Roman Catholics did not have an easy time during the reign of Elizabeth, but many of them would have agreed that things could have been much worse. Catholicism was effectively illegal, but it was for not attending church that Catholics were fined, not for simply being Catholic, and the fine applied to dissenting Puritans as well as to those of the Catholic faith.
|In 1559, a 12 pence
fine for refusing to go to church was created, and the loss of office for
Catholic clergy refusing to take the oath of supremacy. Attendance at mass
was to be punished by a fine of 100 marks, but the saying of mass,
or arranging for it to be said, carried the death penalty, although Elizabeth
ensured that this was never implemented before 1577 as she disliked such
extremism. As far as Elizabeth was concerned, so long as Catholics behaved
themselves, were loyal to her, and attended church now and then, they were
free to believe what they wished. Elizabeth tried to accommodate Catholic
beliefs in her religious settlement so that they could go to church without
feeling guilty or disloyal to their faith, and often turned a blind eye
to Catholics who had secret services in their home. There was no attempt
to ruthlessly seek out Catholics, and no desire to put ordinary men and
women to death simply for their faith.
It was only as the Catholic threat against Elizabeth from Europe heightened as the reign progressed, that the Elizabethan government had to take a harsher stance against Catholics than they had initially anticipated. Some of Elizabeth's ministers, such as Sir Francis Walsingham, were zealously committed to the Protestant cause and wished to persecute Catholics in England, but their ambitions were always held in check by the Queen. For the first decade of the reign, the Catholics suffered little. It was not until the Papal Bull of 1570 that the situation changed.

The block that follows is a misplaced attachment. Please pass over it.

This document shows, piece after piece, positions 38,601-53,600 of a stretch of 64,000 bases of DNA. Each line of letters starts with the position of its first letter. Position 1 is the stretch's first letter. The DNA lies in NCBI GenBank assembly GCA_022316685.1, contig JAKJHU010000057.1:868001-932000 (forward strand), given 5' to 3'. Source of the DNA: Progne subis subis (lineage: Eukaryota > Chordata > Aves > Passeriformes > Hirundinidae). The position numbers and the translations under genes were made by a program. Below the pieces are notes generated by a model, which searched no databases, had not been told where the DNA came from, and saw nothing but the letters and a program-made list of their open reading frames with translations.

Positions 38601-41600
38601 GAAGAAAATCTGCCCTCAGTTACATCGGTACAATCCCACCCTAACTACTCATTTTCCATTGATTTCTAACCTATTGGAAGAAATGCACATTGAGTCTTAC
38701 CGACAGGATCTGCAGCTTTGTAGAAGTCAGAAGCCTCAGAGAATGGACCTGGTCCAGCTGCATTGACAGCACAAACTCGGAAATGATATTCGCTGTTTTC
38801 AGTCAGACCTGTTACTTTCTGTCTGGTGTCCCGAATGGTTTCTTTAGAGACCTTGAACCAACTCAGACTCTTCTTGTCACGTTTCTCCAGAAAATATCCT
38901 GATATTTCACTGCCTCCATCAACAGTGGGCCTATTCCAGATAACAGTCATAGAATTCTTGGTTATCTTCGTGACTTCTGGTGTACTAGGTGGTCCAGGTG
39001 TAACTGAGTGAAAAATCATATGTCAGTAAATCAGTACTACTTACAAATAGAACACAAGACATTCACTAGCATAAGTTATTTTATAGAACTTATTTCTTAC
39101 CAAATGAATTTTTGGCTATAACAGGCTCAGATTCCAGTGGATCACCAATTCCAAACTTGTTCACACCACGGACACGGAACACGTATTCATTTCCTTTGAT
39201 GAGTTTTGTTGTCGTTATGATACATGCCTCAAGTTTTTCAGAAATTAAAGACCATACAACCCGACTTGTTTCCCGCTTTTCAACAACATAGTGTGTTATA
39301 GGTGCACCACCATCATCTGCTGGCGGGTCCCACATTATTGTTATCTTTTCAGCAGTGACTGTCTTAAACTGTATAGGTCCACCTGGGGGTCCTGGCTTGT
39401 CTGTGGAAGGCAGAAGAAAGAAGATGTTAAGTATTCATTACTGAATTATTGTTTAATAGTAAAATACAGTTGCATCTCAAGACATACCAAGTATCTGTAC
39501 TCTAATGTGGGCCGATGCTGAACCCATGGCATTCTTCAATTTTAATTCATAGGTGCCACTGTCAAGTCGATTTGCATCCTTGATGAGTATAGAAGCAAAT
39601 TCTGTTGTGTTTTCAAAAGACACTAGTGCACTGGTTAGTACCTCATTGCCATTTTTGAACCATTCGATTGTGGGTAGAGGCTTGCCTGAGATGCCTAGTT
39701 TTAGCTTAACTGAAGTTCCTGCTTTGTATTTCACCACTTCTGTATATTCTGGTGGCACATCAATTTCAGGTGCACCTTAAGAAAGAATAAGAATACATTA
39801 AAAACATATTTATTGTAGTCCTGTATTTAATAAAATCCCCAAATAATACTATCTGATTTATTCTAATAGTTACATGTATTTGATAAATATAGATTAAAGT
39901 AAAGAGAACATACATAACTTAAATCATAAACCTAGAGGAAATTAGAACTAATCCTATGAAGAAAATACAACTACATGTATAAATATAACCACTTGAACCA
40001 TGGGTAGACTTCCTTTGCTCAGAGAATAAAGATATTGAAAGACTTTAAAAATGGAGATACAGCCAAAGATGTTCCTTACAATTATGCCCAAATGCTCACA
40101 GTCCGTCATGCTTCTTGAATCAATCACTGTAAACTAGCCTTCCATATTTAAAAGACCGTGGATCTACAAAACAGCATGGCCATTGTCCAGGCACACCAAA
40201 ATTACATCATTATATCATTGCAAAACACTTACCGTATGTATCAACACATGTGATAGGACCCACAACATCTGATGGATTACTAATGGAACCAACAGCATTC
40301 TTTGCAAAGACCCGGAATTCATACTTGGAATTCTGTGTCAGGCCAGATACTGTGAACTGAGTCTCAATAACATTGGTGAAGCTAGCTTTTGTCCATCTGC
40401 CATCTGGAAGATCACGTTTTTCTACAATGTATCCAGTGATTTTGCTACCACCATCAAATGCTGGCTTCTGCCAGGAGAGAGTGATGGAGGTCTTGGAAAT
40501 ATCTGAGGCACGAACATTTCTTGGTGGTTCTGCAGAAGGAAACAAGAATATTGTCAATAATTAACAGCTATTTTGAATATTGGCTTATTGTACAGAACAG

|The new pope, Pius V,
did not like Elizabeth. Like all Catholics, he believed she was illegitimate,
and thus had no right to the throne of England. Catholics believed that
the true Queen of the land was Mary Queen of Scots. In 1570 he issued a
bull "Regnans in Excelsis" (a papal document) against Elizabeth, that excommunicated
her and absolved all her subjects from allegiance to her and her laws.
This was a drastic step, and one that was not approved of by Philip II
of Spain, or some English Catholics, who knew that this would make things
difficult for Catholics in England. Excommunication was a great disgrace
to Catholics. An excommunicated person was not to be dealt with, as it
was believed that they were unchristian and would go to hell.
The excommunication of Elizabeth must have been a very painful experience for her Catholic subjects. They were cruelly torn between two loyalties - loyalty to the Queen many of them respected, if not loved, and loyalty to the Pope who they believed was God's representative on Earth. Many Catholics probably never solved the dilemma, ignored it, or remained loyal to both, separating their spiritual and secular allegiances. From this moment on, Catholics were seen as a great threat to the Queen and the realm.
|The plots against Elizabeth's
life that occurred from the 1570's onwards also did much to fossil the
idea that Catholics were traitors, as did the continuous flow of Jesuit
priests into the country. The entrance of Jesuits into the country was
prohibited by law in 1585, but still they came in the hope of converting
the English population to Catholicism. It was these who bore the brunt
of the Catholic persecution. Many of them were executed for treason. William
Cecil devised questions to be asked of English Jesuits and Priests, and
the question over who they would support if the Pope invaded the country
- Pope or Queen, was their down fall every time. This question became known
as it is still known today, "The bloody question", as there was really
only one answer that a true Catholic could give.
Politics and religion were so intricately connected in the Elizabethan period that it was difficult to determine one from the other. In 1581 an Act was passed that made it treason to withdraw English subjects from allegiance to the Queen or her Church, and fines for recusancy (refusing to go to church) were increased to twenty pounds - a phenomenal amount to the Elizabethans, considering that the annual income of a knight would only be about fifty pounds. The Elizabethan government genuinely believed that Catholics, particularly the Jesuits, posed a serious threat to the Queen's life and reign, and the literature produced by the leaders of the "English Mission" (an active campaign to restore Catholicism in the land and depose Elizabeth) such as William Allen and Robert Persons, seemed to confirm their suspicions.